BMW Z4 (2009-2016) review
The BMW Z4 blended an upmarket image with wind-in-the-hair roadster thrills
It looked sporty and had a range of powerful engines, but the BMW Z4 was more of a comfortable cruiser than a sharp sports car. The rear-wheel drive layout delivered balanced and engaging handling, but a soft suspension set-up meant it never felt as responsive as a Porsche Boxster or Audi TT. M Sport models featured a stiffer suspension set-up, but the trade-off was an extremely firm ride.
Unlike the Audi TT or Mercedes SLC, there was no super-frugal diesel version, but the BMW’s petrol units were powerful, smooth and respectably efficient. The last round of design tweaks kept the Z4 looking fresh, but nothing was done to fix the compromise of the roadster’s metal top, which took up far too much boot space when stowed. Overall, it was an open-top sports car that promised plenty, but delivered too little to make an impact in the class.
The BMW Z4 was a competitor to popular roadsters like the Audi TT Roadster, Mercedes SLC and Porsche Boxster. The second-generation car was originally launched in 2009, and it was given a subtle facelift in 2013 to try and keep up with newer rivals.
The original Z4 was in production from 2002-2008 (it was a replacement for the Z3 roadster), but unlike that car, the second-generation featured a complex folding metal roof that helped make the BMW more refined and secure than fabric-roofed rivals. However, the electrically powered mechanism added weight and reduced luggage space when the top was stowed.
In-keeping with BMW tradition, the Z4 had a traditional front-engine, rear-wheel drive layout, and power came from a choice of turbocharged four and six-cylinder petrol engines. The range comprised the entry-level 154bhp 2.0-litre in the sDrive18i, the 181bhp version in the sDrive20i and a 241bhp sDrive28i, while a 3.0-litre straight-six was used in the 302bhp sDrive35i and 336bhp sDrive35iS.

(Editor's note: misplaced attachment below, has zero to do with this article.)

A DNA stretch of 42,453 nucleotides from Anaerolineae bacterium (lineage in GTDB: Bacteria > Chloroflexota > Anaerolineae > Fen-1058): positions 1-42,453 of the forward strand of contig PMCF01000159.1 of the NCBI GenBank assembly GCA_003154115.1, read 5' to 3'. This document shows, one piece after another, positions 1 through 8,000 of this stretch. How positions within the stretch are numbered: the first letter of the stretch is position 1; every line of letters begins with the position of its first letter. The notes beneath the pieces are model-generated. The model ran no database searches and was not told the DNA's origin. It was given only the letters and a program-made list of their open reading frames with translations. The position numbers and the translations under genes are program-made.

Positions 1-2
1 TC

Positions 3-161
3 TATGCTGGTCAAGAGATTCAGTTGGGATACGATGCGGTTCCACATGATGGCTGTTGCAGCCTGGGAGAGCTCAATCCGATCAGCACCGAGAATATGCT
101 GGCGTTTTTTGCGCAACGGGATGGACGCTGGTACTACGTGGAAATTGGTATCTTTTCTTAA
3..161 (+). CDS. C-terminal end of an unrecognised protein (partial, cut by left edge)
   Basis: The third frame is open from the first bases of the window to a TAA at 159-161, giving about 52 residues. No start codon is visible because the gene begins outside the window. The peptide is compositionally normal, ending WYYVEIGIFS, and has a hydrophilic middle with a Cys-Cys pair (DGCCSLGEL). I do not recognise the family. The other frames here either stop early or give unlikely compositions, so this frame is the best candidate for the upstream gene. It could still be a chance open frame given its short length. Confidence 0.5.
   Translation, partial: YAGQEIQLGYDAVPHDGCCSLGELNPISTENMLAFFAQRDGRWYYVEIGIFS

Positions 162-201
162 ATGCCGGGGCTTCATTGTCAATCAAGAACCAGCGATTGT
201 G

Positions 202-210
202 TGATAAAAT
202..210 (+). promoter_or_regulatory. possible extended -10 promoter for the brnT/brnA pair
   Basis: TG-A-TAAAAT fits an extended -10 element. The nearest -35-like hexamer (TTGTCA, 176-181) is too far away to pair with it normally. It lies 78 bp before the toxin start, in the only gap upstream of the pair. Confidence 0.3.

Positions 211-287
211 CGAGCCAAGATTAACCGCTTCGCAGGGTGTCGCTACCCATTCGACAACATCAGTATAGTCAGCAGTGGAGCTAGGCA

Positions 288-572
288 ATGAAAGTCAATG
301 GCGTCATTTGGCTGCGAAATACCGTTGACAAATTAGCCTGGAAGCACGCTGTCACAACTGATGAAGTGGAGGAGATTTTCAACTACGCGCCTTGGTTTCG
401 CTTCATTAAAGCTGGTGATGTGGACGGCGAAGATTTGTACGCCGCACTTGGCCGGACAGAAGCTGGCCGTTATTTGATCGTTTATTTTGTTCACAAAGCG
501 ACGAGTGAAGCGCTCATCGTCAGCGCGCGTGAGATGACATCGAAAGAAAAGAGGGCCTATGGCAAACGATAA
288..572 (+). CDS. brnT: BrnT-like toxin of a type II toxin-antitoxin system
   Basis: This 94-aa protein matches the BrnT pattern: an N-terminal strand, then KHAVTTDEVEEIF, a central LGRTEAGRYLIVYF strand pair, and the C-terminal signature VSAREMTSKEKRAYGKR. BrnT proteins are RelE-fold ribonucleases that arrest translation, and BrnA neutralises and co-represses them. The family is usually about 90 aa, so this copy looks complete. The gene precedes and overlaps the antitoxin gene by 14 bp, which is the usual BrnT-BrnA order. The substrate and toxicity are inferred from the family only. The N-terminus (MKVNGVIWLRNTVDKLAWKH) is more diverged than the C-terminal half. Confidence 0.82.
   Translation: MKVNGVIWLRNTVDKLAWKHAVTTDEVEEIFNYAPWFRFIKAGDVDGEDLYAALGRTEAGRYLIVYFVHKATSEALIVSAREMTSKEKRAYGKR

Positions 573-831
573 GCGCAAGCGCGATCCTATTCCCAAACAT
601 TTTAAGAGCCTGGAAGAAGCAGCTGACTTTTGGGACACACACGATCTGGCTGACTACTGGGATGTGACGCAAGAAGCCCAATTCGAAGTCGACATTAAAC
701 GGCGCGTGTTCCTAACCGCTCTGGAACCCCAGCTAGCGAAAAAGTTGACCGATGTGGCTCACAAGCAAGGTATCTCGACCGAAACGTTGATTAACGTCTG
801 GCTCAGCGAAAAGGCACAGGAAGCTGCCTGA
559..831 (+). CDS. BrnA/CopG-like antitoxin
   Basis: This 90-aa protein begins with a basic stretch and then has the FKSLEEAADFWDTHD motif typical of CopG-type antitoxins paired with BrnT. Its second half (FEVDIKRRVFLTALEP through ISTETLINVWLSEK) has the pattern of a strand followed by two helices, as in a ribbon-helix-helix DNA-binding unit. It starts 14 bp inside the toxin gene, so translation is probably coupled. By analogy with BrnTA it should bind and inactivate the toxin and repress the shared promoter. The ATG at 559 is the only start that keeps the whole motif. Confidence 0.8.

The Z4's two-seater cabin featured a suitably upmarket finish. Top quality materials were used throughout, although it was beginning to look dated towards the end of the car's like, but the snug two-seater cabin had real premium appeal.
All cars bar the sDrive35iS were offered in two trim levels, standard and M Sport, but even the most basic model wasn't short on kit. Climate control, 17-inch alloy wheels, DAB radio, Bluetooth connection and xenon headlamps all featured.
Go for an M Sport model, and extra kit included larger 18-inch wheels, a muscular bodykit and leather trim for the seats, while the flagship 35iS added adaptive damping and a seven-speed DCT twin-clutch gearbox. All models got a six-speed manual or an optional eight-speed automatic. The exception was the 35i, which was available with the same DCT unit as the 35iS.
In this review
- 1Verdict - currently readingThe BMW Z4 blended an upmarket image with wind-in-the-hair roadster thrills
- 2Engines, performance and driveThe Z4 was fun - if lacking the handling finesse of a Porsche Boxster – and M Sport suspension was too firm
- 3MPG, CO2 and Running CostsThe Z4 shows its age with less efficient engines than rivals, but cost differences will be relatively marginal
- 4Interior, design and technologyTweaks kept the Z4 looking fresh, but the interior was starting to feel dated
- 5Practicality, comfort and boot spaceThe BMW Z4’s complex folding roof brought benefits, but severely compromised luggage space
- 6Reliability and SafetyPlenty of safety kit should reassure drivers, and servicing costs are well controlled